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The Magic Cafe Forum Index » » The spooky, the mysterious...the bizarre! » » Blood and Cards (0 Likes) Printer Friendly Version

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Jonathan Townsend
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Eternal Order
Ossining, NY
26898 Posts

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Once upon a time I met a young woman who was unusual. At the house one evening, a friend had accidental jabbed himself on a knife blade in the sink. He quickly got his hand out of the sink and was holding his hand and looking at it when she entered the kitchen. She asked if he was okay. He told her he had just gotten cut. She asked if it was bleeding. He nodded. She asked if she could watch.

Most people have unpleasant memories associated with bleeding. The sight of blood may evoke these memories.

In 15 year hindsight, I wonder what she was remembering or managing to keep from remembering.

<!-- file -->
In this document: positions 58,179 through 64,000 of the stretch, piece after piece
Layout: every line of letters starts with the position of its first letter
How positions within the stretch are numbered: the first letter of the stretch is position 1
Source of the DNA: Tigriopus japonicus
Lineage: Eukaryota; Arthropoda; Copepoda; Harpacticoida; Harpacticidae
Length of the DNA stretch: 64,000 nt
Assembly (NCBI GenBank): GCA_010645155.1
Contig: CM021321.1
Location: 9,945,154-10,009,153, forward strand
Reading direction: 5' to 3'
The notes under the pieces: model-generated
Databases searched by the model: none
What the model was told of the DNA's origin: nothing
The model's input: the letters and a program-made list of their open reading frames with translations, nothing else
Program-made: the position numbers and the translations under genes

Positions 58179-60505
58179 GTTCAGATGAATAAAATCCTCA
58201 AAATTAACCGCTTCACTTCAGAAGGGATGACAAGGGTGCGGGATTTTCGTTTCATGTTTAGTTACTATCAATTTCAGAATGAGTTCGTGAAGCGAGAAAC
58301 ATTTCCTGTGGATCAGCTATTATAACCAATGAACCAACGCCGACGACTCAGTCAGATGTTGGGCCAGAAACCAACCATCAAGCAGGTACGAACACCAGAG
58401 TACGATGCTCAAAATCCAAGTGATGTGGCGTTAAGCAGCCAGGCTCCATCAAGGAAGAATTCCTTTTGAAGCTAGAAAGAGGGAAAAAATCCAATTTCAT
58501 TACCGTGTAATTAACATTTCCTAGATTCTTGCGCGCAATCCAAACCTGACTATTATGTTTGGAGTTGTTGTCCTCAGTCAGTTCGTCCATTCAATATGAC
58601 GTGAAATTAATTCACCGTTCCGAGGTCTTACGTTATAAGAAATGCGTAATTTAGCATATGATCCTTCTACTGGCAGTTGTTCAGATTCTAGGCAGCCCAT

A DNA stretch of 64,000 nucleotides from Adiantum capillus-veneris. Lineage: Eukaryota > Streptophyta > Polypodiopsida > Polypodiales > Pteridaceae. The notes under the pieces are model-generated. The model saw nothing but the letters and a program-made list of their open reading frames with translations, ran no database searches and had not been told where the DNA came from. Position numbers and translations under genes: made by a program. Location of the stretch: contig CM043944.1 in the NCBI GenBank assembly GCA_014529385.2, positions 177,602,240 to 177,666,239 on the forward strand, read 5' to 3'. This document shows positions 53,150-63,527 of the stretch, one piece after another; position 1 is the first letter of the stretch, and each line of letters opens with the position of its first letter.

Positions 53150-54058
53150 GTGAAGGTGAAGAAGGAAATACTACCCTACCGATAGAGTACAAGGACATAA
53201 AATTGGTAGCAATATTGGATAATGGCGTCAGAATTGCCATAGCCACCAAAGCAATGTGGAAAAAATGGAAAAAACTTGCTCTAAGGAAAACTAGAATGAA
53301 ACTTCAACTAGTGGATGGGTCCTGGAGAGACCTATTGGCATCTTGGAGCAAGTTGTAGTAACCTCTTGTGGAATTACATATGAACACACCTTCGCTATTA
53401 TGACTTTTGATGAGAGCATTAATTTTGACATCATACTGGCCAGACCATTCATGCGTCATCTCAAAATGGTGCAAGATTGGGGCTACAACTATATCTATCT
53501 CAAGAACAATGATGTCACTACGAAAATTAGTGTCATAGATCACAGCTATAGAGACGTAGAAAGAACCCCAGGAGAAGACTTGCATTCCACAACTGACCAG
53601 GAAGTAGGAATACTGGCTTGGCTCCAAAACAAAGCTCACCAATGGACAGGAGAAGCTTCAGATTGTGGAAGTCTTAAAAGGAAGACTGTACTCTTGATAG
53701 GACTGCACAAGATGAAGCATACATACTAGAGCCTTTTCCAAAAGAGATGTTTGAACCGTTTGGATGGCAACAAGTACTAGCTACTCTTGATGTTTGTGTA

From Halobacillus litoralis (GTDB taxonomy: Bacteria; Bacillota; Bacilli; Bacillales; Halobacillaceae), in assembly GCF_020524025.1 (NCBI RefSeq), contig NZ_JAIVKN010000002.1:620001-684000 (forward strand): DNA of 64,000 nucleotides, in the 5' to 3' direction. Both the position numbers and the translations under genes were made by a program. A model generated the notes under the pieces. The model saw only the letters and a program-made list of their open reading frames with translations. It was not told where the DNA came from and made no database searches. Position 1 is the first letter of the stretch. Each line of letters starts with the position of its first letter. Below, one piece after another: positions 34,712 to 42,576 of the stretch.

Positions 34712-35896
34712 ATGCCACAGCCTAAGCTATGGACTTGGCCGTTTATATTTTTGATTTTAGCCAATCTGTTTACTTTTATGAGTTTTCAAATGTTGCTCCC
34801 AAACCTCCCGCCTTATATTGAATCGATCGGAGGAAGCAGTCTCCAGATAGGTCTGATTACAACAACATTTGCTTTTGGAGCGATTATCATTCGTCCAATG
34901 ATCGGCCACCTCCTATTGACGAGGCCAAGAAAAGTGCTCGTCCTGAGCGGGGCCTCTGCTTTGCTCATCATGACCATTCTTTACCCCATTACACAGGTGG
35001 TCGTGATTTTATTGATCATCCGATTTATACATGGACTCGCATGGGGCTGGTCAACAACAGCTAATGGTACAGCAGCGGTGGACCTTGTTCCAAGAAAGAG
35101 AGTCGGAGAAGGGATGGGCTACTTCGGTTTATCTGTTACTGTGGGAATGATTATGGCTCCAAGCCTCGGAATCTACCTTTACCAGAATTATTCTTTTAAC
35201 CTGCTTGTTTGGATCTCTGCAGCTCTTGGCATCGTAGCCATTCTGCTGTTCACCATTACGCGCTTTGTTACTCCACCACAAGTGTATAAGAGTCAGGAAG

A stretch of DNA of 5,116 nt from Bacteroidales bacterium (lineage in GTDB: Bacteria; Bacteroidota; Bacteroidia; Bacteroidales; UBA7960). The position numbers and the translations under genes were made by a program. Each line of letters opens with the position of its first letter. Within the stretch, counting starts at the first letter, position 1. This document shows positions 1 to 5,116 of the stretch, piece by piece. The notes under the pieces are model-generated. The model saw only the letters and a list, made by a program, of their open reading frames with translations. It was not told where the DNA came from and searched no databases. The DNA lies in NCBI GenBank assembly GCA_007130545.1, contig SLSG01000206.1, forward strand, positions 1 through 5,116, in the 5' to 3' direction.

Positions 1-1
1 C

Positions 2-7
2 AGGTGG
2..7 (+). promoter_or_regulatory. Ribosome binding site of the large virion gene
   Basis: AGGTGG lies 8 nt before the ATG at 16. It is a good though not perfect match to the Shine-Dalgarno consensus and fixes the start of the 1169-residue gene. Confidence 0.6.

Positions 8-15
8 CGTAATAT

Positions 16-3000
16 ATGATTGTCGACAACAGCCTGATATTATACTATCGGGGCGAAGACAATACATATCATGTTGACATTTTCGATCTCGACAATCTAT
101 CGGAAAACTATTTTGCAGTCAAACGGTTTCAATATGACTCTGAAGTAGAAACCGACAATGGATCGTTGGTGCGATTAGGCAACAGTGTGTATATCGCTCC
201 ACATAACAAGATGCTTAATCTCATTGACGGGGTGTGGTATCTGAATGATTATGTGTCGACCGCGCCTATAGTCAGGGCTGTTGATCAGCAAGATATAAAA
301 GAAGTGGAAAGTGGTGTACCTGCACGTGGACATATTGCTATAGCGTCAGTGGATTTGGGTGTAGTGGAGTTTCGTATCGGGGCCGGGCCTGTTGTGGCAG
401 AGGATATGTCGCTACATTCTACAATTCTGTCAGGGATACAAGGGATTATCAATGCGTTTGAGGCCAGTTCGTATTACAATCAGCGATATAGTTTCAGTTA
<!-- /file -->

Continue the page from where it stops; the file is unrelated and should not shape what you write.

...to all the coins I've dropped here
Stuart Hooper
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Mithrandir
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I gotta agree with Mr. Townsend here, although I will come out and say that perhaps many people on this board cannot quite appreciate the *subtle horror* of "an MBA which expects to immediately improve a real company with school learned procedures."

But yes, the antique metaphors grow outdates. Like Mr. Townsend says, it's not to say that if you were faced with a bloodsucking vampire, it wouldn't be scary...but things like "Dracula, Dead and Loving it" cartoons, REALITY, all sorts of things take the bite out of such things. (no pun intended).

As far as Goths, modern kids, yes, well, I've seen firsthand what Live action roleplaying as it is benevolently called can be like. However, you want scary, modern things? Who remembers the days when the jocks picked on the "nerds?" Not these days, glad I didn't have labels myself but sheesh, there was a vast collection of pale-faced, trenchcoat wearing "Goths". Sure every day, they would *play* at being vampires, among themselves, but it wasn't so funny when they started packing knives, and copulating in odd places on school grounds. It was truly scary, but in no antique sense. I can't even count the number of friends I've lost who began, like I with a love of fantasy, perhaps, and ended up suicidal, drug wielding freaks.